Regret Regret Regret
I’m about to turn 25 years old and over the years I’ve made some pretty big mistakes and have plenty of regrets, however there is one defining regret that lingers in the fog of my mind.
It’s a regret that has lead me down a path of constant disappointment.
It’s a regret that has left with me a bruised ego and shattered confidence.
It’s a regret that has left me with a nagging monthly reminder that I no longer own myself.
It’s a regret that was a decision I knowingly made when I was an eighteen year kid; a time in which a person still have zero idea who they are and zero idea who they want to be – A time where the brain is still underdeveloped and unprepared
It’s a regret that has left me gasping for air.
Oh the feeling of soul crushing debt. There’s no sensation quite like it. It’s an itch that just sits in the back of your skull that flares up every time you have the thought of buying yourself something –
“Should I really be buying this $5 deodorant? That’s roughly 15% of the money I need for my monthly student loan bill.”
And what makes that itch even more painful? When you have absolutely nothing to show for that debt.
No prestigious career.
Only a thick piece of paper* and a huge void that’s worth $40,000 (plus interest, of course).
(* I actually lost my physical diploma, So I don’t even have that.)
After changing my major close to six times, I finally settled on getting my Bachelors of Arts in Psychology. Everyone told me not to, but I loved the material and wanted to learn more – I even had a plan to go right to graduate school post graduation (up until a positive pregnancy test crash landed in my lap). I still love the topic and It’s still a huge factor in my life (see: this website) – but it’s still my biggest regret.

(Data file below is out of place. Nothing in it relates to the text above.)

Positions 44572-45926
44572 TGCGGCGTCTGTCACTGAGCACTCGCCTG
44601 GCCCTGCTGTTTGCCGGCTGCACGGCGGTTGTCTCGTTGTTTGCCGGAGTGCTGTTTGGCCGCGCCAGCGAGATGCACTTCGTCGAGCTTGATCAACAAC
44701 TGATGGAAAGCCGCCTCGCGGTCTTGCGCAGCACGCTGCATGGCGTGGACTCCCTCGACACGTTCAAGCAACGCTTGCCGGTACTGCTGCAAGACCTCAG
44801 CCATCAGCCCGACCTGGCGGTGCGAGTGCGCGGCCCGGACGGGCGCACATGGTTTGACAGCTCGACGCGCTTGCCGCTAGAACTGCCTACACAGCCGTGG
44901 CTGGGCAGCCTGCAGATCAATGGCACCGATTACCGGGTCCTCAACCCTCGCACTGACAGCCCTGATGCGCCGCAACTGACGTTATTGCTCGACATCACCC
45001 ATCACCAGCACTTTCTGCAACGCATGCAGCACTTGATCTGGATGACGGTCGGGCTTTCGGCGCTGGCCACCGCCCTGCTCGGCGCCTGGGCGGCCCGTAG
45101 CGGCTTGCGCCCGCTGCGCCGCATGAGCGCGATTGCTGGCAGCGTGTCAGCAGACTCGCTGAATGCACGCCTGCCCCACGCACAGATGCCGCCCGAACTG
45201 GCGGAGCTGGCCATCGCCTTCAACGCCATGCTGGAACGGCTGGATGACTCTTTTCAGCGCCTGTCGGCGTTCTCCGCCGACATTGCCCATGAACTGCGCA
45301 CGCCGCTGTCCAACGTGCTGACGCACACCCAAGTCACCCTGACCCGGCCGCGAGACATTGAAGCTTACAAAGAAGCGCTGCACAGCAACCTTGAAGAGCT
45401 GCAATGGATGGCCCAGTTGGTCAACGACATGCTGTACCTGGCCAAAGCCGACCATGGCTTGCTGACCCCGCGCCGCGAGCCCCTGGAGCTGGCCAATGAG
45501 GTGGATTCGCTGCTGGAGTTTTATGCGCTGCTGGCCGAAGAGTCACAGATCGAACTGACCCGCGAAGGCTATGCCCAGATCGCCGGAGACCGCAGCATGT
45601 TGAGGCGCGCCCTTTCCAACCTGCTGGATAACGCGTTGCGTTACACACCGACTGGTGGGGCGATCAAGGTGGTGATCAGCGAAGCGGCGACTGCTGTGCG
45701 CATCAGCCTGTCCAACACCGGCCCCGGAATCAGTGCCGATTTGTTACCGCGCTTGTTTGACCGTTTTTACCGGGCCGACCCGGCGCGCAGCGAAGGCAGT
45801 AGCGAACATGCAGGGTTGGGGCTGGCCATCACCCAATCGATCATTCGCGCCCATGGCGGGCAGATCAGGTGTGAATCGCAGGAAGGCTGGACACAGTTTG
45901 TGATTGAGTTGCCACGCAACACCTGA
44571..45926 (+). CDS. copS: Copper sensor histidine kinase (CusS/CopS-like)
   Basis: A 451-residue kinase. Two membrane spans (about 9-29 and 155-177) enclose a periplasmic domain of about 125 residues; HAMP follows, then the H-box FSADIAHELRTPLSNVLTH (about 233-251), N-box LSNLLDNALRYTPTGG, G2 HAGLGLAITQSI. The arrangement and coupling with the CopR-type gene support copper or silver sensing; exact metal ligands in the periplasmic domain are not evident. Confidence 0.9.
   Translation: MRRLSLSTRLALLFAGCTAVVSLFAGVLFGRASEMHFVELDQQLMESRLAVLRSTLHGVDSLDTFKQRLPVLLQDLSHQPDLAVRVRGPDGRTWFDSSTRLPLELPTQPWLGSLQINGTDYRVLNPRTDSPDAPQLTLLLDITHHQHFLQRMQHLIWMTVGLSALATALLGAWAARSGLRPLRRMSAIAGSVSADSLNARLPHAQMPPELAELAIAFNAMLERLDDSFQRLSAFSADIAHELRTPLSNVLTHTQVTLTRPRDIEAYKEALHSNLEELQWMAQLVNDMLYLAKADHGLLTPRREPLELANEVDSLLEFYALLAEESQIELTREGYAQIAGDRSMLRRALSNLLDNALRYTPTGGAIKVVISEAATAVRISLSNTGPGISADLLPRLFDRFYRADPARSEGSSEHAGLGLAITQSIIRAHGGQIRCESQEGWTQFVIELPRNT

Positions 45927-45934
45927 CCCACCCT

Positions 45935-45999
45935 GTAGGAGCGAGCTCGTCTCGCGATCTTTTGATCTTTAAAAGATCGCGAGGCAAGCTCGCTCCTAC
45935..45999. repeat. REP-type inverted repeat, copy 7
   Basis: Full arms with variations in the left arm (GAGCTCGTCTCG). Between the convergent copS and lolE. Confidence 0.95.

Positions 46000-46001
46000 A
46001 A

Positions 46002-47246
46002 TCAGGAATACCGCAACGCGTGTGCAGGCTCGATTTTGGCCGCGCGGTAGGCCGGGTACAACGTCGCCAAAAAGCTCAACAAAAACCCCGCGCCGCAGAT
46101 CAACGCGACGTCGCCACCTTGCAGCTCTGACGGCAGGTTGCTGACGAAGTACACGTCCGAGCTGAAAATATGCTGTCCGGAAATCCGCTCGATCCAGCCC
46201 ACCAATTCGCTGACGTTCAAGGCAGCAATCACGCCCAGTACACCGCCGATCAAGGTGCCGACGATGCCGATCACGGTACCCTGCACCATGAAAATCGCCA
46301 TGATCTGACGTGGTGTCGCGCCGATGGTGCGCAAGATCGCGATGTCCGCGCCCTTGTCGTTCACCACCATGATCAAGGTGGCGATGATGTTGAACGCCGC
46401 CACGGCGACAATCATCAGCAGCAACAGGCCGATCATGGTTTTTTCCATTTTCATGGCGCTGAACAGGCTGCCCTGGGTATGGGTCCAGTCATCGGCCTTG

I could have taught myself literally everything I learned from every class via free resources. I could have taking free online courses. I could have read books and studies. I could have done my own informal research and experiments. I could have wrote articles for blogs instead of papers for professors. I could have truly absorbed the material instead of cramming ideas for the sole purpose of passing an exam.
I could be $40,000 richer (plus interest, of course).
In today’s technological world, the idea of college is, at it’s very core, 100% illogical.
Do a quick Google search and you can learn about virtually any topic, most of which at a low cost (or even zero cost) to you.
Yes, college is vital to learning specific topics – I wouldn’t go to a self taught dentist or a back ally proctologist – but I strongly don’t believe that I should be forced to pay a portion of my soul to fill credit gaps with classes like “How To Waste Time on the Internet“.
I also can’t seem to wrap my educated brain around the idea that so many non-technical careers require (actually demand would be a better word) a minimum bachelors degree as if those four years really cultivate skills and knowledge not found in other avenues of life.
The only skill I truly learned in those four years was how to cut corners on assignments and still receive a passing grade.
Turn Back If You Can
We’ve been hoodwinked.
We’ve been deceived.
We’ve been fooled.
We’ve been bamboozled, swindled, and diddled.
The university presidents, the banks, and everyone who profits off of another duped soul sits on their thrones of cash cackling wildly in satisfaction.
It’s too late for me, I already threw my anchor into the sea of debt.
But if you’re an individual standing on the shoreline of High School and College, take some time to rethink before you cast yourself off. We live in an unconventional world filled with wonder, excitement, and exhilaration – you’ll learn so much more outside the sea of students crammed into the conventional lecture hall.